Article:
The Boreas Pull On is a bit of strange one at first glance. It falls into the ‘Windshell’ category, but it isn’t one of these Pertex shells that you seem to find everywhere. It is made from a Polymide/Spandex blend, known by Rab as Matrix SWS. It is a soft, comfortable and stretchy fabric, but also one that is light enough and compact enough to not cause any concerns when stashing it in your pack.
I’ve never really got on with the traditional windshells – whilst I understand their super lightweight and compactness is almost unparalleled in the outdoor world, I’ve never found them very comfortable. They often feel clammy against the skin, are noisy and never seem to hang particularly nicely when you where them. That’s why I was so surprised when I first tried the Boreas. It is completely different and as far as I have seen over the last 2 years of use, doesn’t fall down in any of those pitfalls found in those normal windshells.
It is UPF 50+ and is a brilliant wicking layer. Using this over the summer of 2013, in those boiling temperatures, it was very cooling and comfortable to wear. The flat lock seams do their job, and improve the feel of the fabric next to the skin.
It is a very slim fit, and being a pull on, can sometimes seem a bit tricky to work your way into, but once it’s one, it really does feel brilliant. The hood is a close fitting, under the helmet kind of hood, so would be ideal for those long summer pitches, where you want a little more protection than just a t-shirt.
So, as I finish this review off, I find myself wondering if it really is a windshell at all. It’s really a mix of windshell, softshell and base layer all in one, but however you categorise it – it is a brilliant little product, and for only £50.00 for the 2014 season, is extremely good value. It is often overshadowed by lots of exciting new technologies and products, but really, it works brilliantly and is one of the most versatile and well used products I own.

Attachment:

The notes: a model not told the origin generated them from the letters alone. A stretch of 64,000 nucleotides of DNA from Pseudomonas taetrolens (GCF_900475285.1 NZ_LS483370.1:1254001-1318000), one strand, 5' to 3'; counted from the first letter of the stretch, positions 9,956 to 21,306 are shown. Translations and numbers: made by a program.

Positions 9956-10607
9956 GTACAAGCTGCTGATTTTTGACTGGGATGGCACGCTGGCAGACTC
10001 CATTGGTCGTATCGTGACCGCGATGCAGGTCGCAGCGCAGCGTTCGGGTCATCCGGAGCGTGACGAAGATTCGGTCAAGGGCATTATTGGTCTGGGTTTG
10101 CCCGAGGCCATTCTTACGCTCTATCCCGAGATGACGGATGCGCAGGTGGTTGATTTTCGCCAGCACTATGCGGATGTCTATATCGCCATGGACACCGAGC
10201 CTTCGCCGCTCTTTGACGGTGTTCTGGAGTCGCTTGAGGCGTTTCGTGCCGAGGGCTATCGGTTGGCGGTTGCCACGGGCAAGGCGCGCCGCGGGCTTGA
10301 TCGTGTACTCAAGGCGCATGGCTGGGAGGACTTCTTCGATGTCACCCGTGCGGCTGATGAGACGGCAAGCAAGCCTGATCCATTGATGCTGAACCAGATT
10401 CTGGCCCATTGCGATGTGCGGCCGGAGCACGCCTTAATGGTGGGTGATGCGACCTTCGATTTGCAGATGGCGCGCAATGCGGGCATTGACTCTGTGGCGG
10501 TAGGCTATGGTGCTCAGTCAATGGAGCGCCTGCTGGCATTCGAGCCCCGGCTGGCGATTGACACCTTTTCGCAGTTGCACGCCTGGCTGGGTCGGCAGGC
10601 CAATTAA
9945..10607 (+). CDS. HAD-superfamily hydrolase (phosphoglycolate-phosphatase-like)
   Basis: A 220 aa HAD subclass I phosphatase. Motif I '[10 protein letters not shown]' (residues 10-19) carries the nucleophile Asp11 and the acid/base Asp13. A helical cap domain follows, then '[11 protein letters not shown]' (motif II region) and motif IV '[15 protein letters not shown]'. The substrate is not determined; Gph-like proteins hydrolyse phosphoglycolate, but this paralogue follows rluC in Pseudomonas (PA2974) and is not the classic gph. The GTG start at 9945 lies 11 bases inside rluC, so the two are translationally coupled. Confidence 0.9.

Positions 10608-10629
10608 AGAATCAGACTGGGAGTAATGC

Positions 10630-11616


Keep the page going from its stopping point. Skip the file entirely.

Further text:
Take a look today at Rough Gear, along with a brilliant range of new Rab clothing!
I’ve been using an Osprey Raptor 10 for the last 3 years or so now and it has become my go-to bag for a whole host of activities. The raptor bags (available in three sizes; 6, 10 and 14) are the core of Osprey’s Biking range.
They have been around for 3 or 4 years now – I have actually used and abused both versions of the rucksack – the first one has travelled the world and has since been adopted by my girlfriend. The latest version is currently hanging up and drying from our latest mountain bike excursion and it is this latest incarnation that I will be reviewing today.
The Osprey Raptor 10 is a fully featured mountain biking bag, complete with a 3 litre Osprey Hydraulic Reservoir. This means that you’ll have ample space for all of your inner tubes, pumps, tools, all of your emergency layers, the odd energy bar as well as 3 litres of your favourite tipple! I have to admit, I have never been a fan of hydration reservoirs – yes, they make sense, but I just never really seem to use them.
That being said, the Osprey Hydraulic Reservoir is by far the best that I have ever come across and the way that it integrates itself into the bag is very effective. The reservoir hose that usually follows the shoulder harness has in this case been enclosed by a thin mesh. This feature has been lifted and adapted from the Osprey Kode ski bag and does a very good job at keeping everything secure and in place.